Similar to Viridiana, the film’s black and white photography is simply stunning. Although Buñuel, a Spaniard who often worked in France, is not officially associated with the French New Wave, he was similarly ahead of the pack in terms of unorthodox cuts, handheld camera shots, and a willingness to regularly cross the borders of the sacred and profane. His juxtaposition of the enlightened eroticism of Celestine (and to a lesser extent the almost innocent fetishism of Monsieur Rabour) with the dark and violent desires of virtually everyone else around her creates for consistently startling image. Throw in the visual lushness of the film and it’s no wonder that Buñuel developed a reputation as one of cinema’s most exciting visual directors even accounting for the lack of some of his more overt surrealist imagery in The Diary of a Chambermaid (which is markedly straightforward by Buñuel standards).

Where the film really shines is the way that Buñuel eviscerates the rapidly growing fascism of the 1960s in France (which would come to be defined in the 1970s by men like Jean-Marie Le Pen and his National Front party) by drawing the obvious parallels to pre-Vichy France. Nearly all of the men in the film are some form of fascist and are without fail racists (except for Monsieur Rabour who displays no real politics) and xenophobes. By showing their avarice and sexual perversions, Buñuel paints his political opponents (who had essentially ran him out of France for being a subversive during the era where the film takes place) as everything wrong with the French character and as warnings to future French generations. In the same vein to Viridiana however, the proletariat aren’t spared Buñuel’s critical eye any more than their potential oppressors as men like Joseph and his comrades are simply proles waiting for their opportunity to oppress those they don’t like.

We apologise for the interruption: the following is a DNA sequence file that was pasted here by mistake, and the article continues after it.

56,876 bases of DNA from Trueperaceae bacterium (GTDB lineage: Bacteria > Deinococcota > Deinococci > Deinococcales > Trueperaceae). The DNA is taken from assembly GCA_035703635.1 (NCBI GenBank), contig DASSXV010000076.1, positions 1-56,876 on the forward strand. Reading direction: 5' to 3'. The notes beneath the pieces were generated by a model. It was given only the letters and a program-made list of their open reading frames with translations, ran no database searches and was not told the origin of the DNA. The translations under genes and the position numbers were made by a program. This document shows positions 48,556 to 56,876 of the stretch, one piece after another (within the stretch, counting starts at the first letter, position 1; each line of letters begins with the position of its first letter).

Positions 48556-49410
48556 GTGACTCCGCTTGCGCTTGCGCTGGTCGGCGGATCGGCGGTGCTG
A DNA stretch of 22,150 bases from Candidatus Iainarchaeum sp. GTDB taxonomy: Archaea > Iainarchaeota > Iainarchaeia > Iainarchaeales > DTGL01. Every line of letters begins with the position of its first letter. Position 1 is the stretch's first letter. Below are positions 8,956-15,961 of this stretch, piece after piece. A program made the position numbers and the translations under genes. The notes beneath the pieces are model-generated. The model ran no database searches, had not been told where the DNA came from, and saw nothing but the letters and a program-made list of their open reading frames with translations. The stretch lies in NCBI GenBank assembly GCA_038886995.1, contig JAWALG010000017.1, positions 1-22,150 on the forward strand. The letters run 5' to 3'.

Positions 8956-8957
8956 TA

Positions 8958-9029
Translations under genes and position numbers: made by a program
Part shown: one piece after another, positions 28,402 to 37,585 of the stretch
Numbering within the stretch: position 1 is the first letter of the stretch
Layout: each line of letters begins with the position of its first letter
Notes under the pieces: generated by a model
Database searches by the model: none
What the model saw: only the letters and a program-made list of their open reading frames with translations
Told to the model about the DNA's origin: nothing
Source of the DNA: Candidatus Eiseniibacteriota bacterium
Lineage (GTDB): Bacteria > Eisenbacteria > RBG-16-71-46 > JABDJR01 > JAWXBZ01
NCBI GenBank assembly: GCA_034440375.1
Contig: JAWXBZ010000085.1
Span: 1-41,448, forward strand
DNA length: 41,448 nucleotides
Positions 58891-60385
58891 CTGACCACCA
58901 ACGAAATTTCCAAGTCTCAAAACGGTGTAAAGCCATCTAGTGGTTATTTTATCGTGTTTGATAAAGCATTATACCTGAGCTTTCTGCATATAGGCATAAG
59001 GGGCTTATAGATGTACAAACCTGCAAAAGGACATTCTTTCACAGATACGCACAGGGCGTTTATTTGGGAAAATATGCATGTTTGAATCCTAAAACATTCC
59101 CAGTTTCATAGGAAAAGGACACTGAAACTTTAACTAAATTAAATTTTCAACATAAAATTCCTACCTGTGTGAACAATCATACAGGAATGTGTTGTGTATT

Like the entirety of the art house niche, Diary of a Chambermaid isn’t going to be for everyone. Sexual satire and scathing political commentary don’t seem like they go hand in hand, and either one is enough to turn off vast swaths of the common audience. Yet, if you have an appetite for Buñuel’s mercurial wit and can place the film within the context of French history and Buñuel’s leftist politics (which let’s face it, one has to do their homework to discover), it’s a rewarding ride into one of foreign cinema’s most famous subversives. Ultimately, the film lacks the same bite as Viridiana (which remains one of the greatest religious satires I’ve ever seen) but it makes up for it with a stellar visual identity and unerring look at the hypocrisy of the far right.

Final Score: B+